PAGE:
The director, James Gray, said that he wanted a movie with a “realistic depiction of space travel” but I think he was not very successful. The movements of the characters seemed sometime a little odd and often the laws of physics were broken: a twenty-day trip to Mars? Eighty days to Neptune? You can sure have ships with bigger acceleration but I doubt that human would be able to survive them (and they didn’t look like accelerating a lot in the movie). Also, no matter what kind of radio communication you are using (even with a laser beam) you are limited to the speed of light and transmitting a message to Neptune would take some time (certainly over three hours in each direction), therefore you cannot get an immediate response !

It is said that the movie is set in the “near future” and that also is doubtful. Space elevator, significant bases on the Moon, a base on Mars, all this cannot happen in a few decades. Maybe in a couple of centuries, considering how slow humanity has been doing space exploration lately. Also, the world in which the movie is set seems quite interesting — even if it is barely glimpsed at. Everything looks computer controlled, people are kept on a tight leash with constant psych eval and mood altering drugs to keep them “happy” and well behaved. It is maybe a 1984-style dictature? Everyone seems to have strong religious belief, so maybe a very conservative and fundamentalist world? The movie doesn’t offer enough clues to say so with certainty. Or maybe the Millenials / strawberry generation needed this level of protection and control to survived and feel safe in a “difficult” future?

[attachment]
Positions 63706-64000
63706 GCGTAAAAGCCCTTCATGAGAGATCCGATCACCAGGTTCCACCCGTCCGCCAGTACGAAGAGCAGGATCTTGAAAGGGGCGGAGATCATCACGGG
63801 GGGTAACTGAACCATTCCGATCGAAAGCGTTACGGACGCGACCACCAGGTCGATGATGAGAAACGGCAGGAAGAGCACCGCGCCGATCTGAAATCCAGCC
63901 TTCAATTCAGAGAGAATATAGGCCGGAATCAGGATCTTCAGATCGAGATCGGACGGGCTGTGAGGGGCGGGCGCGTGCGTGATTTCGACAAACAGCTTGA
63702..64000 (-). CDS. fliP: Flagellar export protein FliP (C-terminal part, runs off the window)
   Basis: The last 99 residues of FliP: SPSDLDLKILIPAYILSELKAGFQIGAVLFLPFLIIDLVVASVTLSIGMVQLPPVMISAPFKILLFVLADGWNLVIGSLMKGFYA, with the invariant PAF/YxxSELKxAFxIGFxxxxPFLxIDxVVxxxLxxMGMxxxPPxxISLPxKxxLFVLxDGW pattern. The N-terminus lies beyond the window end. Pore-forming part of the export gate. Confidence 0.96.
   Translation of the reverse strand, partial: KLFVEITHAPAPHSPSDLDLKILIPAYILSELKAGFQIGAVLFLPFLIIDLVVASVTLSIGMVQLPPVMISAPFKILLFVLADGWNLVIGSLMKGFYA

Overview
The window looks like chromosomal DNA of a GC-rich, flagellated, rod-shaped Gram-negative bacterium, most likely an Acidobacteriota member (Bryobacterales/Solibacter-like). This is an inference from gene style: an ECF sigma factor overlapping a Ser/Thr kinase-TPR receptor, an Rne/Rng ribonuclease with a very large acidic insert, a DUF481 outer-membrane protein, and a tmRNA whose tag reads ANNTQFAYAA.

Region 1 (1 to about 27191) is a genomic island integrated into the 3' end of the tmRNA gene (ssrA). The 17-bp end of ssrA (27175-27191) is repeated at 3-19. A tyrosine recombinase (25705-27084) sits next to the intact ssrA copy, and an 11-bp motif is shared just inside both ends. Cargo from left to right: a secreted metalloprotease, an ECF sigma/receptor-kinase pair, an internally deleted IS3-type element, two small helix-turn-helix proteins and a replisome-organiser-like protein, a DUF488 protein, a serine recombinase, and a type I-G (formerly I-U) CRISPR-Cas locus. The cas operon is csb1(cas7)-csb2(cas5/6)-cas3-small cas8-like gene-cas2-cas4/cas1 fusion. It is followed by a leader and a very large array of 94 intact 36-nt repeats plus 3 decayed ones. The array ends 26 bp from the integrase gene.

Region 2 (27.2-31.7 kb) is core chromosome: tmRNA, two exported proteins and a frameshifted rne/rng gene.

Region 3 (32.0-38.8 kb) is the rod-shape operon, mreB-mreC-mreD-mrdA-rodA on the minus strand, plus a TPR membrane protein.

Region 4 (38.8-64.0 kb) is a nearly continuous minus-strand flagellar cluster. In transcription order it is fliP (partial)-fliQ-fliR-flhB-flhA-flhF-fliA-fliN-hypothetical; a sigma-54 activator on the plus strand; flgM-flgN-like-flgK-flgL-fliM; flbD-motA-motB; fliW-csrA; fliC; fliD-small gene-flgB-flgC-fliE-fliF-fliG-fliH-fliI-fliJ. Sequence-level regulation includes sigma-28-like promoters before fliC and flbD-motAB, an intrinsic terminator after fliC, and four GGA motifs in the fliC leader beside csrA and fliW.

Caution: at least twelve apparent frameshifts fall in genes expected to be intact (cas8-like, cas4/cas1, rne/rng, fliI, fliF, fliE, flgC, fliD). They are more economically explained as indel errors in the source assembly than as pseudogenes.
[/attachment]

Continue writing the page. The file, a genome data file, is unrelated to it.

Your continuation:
However, despite its slow pace, technical flaws and lack of action, Ad Astra remains a beautiful movie, with great photography, excellent special effects, good actors and acting (Brad Pitt, Tommy Lee Jones, Ruth Negga, Liv Tyler, and Donald Sutherland) and a very interesting subject (solitude, family bonds and commitment). The movie made a slim profit at the box office and was well-received by the critics (with a rating of 6.6 on IMDb and 84% on Rotten Tomatoes) but was not as well appreciated by the public (audience score of 40% on Rotten Tomatoes). People probably found it not as exciting as they were expecting because it feels more like a psychological drama than a sci-fi action movie. It is stimulating to the mind, but only mildly entertaining…

All in all, I found Ad Astra disappointing but still worth watching. Anyway, catch it on TV or on DVD (maybe from the library) and be the judge yourself. stars-2-5

To learn more about this title you can consult the following web sites:

[ AmazonBiblioGoogleIMDbOfficialWikipedia ]

Also, you can check the official trailer on Youtube: